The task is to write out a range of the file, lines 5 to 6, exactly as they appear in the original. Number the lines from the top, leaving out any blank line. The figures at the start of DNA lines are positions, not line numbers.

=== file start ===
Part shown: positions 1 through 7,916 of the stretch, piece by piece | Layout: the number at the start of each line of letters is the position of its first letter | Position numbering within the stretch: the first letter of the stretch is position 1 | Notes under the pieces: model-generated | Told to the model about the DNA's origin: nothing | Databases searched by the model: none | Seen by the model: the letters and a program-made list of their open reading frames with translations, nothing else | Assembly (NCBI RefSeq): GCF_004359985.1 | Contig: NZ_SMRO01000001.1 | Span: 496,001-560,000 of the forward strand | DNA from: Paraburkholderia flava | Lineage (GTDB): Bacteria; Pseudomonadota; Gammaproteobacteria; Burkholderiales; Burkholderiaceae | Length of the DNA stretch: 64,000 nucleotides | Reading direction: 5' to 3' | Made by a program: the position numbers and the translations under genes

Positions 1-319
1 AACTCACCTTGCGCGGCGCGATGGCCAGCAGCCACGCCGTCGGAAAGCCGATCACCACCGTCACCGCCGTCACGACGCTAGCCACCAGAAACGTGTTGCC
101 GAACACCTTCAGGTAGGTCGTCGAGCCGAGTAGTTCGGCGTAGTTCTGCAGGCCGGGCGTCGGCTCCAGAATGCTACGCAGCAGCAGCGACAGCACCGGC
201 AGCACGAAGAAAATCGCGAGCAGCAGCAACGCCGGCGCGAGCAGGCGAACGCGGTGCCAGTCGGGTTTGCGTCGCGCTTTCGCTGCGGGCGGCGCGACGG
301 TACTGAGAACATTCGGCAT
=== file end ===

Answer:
201 AGCACGAAGAAAATCGCGAGCAGCAGCAACGCCGGCGCGAGCAGGCGAACGCGGTGCCAGTCGGGTTTGCGTCGCGCTTTCGCTGCGGGCGGCGCGACGG
301 TACTGAGAACATTCGGCAT